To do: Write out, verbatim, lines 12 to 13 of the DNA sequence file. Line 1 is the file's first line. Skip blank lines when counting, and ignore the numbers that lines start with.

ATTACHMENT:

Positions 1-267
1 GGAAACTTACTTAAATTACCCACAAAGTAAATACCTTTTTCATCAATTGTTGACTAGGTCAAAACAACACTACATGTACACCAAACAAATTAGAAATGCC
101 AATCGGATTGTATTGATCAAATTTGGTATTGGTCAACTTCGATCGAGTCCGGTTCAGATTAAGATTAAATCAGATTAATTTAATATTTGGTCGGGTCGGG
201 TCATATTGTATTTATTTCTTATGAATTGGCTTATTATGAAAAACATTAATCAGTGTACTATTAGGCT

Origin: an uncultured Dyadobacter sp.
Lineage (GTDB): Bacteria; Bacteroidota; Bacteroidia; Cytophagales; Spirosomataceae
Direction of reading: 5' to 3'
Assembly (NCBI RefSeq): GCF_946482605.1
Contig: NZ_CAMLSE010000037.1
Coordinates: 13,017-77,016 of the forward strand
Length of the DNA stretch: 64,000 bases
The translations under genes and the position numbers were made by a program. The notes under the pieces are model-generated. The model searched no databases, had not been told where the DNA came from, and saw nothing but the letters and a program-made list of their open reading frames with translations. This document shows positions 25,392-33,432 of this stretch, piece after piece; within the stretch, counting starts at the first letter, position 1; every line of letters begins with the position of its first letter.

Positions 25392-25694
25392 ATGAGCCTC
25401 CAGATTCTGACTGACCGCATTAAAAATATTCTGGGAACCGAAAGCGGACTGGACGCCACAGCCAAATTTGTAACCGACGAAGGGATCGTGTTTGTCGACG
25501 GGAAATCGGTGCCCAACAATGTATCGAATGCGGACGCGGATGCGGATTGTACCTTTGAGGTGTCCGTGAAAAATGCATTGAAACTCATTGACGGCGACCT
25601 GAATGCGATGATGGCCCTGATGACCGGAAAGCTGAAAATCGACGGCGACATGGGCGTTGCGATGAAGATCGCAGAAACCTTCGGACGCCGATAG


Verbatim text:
The translations under genes and the position numbers were made by a program. The notes under the pieces are model-generated. The model searched no databases, had not been told where the DNA came from, and saw nothing but the letters and a program-made list of their open reading frames with translations. This document shows positions 25,392-33,432 of this stretch, piece after piece; within the stretch, counting starts at the first letter, position 1; every line of letters begins with the position of its first letter.

Positions 25392-25694